Border town emptied by fighting

The displaced in Bulo Hawo, near the Kenyan border. The area also serves as the town’s dump site
(Mohamed Garane/IRIN)

At least 20,000 Somalis displaced by fighting from the border town of Bulo Hawo are facing an uncertain future in camps in the Kenyan town of Mandera, locals told IRIN on 27 October.

"The entire town [Bulo Hawo] has almost been emptied by the fighting; most have fled to the interior, but at least 3,500 families [21,000 people] have crossed into Kenya," said Ahmed Mohamed Yusuf, an elder.

He said most of those on the Kenyan side were in a makeshift camp at a place called Border Point One, east of Mandera town.

The UN Refugee Agency, UNHCR, said most of the Somali refugees were either renting housing in Mandera or staying with relatives.

"We are particularly concerned about the worsening health and security conditions of thousands of others who have been camping out in the open at Border Point One..." the agency said.

UNHCR said the fighting in Bulo Hawo between government forces and the Al-Shabab Islamist group had driven at least 60,000 Somalis out of their homes in the past week.

Yusuf said he was worried about the displaced who had fled to surrounding villages. "These are the most vulnerable," he said. "They have no help there and are unlikely to access aid agencies."

Yusuf said he was getting reports that most of the displaced were staying in the open, with "absolutely no shelter. I don’t know how long they can last."

Lul Abdullahi, a mother of five from Bulo Hawo, said: "I left because the shelling was too much; we sought refuge on the Kenyan side. Here we have no shelter. We are all camping under trees."

''These are the most vulnerable, they have no help there and are unlikely to access aid agencies''

She said the only help they had received so far was the provision of water by the UN.

Flooding threat

A local journalist in Mandera, who requested anonymity, told IRIN those who were in Border Point One, less than 1km from the Somali border, had settled in an area prone to flash floods. With the expected onset of the deyr (short) rains, they face the threat of floods and disease.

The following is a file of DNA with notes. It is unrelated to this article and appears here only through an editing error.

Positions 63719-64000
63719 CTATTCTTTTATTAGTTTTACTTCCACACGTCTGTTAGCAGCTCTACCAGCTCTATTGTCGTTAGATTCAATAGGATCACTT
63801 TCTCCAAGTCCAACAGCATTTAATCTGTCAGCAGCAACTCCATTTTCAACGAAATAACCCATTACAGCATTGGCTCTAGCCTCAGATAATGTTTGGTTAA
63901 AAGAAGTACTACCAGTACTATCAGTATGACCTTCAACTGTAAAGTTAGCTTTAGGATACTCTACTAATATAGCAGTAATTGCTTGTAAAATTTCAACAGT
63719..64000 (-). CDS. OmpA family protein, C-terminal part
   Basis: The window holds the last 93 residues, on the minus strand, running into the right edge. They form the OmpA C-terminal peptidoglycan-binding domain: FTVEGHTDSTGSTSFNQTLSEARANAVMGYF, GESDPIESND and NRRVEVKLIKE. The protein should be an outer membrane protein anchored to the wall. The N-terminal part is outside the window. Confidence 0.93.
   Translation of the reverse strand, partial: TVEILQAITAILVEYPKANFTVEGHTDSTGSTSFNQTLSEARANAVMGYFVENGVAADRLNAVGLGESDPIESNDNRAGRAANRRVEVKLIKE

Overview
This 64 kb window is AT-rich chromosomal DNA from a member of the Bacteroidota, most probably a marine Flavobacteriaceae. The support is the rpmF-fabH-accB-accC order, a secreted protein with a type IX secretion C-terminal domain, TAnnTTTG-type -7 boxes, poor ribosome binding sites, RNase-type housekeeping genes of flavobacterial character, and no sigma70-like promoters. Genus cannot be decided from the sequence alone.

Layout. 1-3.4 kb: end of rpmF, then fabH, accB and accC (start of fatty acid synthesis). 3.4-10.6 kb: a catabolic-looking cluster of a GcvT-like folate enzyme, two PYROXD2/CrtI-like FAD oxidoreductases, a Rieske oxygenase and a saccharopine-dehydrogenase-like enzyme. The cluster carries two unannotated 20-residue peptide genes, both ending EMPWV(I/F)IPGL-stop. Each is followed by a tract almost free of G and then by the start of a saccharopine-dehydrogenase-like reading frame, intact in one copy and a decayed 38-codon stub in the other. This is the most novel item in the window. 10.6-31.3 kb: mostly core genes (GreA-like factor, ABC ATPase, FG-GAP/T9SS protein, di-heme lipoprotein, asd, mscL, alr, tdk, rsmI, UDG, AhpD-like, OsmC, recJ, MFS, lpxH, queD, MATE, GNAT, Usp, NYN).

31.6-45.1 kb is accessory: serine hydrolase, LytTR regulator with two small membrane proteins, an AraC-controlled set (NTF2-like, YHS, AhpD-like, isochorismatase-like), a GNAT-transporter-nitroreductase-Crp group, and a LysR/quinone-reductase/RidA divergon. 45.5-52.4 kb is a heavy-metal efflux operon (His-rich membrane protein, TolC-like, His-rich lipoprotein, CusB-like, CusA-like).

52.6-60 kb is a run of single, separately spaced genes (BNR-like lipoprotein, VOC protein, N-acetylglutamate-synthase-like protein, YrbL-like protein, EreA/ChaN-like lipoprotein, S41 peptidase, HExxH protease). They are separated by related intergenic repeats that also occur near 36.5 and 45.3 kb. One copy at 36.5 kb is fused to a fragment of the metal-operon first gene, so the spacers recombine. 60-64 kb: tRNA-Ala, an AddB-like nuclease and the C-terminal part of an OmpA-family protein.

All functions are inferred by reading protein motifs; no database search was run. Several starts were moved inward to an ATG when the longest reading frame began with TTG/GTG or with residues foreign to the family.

"If the rains come, as is expected, they are in danger of floods and worse," the journalist said.

Another journalist who is still in Bulo Hawo said at least 80 percent of the town's population had fled. "There are very few people left; 90 percent of businesses are closed. All you see are armed men patrolling the area."

According to UNHCR, Border Point One is 500m from the Kenya-Somalia border "and within range of fire if clashes resume in [Bulo] Hawo".

With the Islamist Al-Shabab militia reportedly regrouping to try to retake the town, the agency urged the Kenyan authorities to "speed up relocation of new arrivals so that people can be moved away from the border and into a reception centre where UNHCR and its partners can attend to their protection and assistance needs".

Somalia has been embroiled in conflict for nearly 20 years since 1990, with more than 1.4 million displaced and 600,000 refugees in neighbouring countries. The UN estimates that more than two million Somalis need humanitarian assistance.


This article was produced by IRIN News while it was part of the United Nations Office for the Coordination of Humanitarian Affairs. Please send queries on copyright or liability to the UN. For more information:

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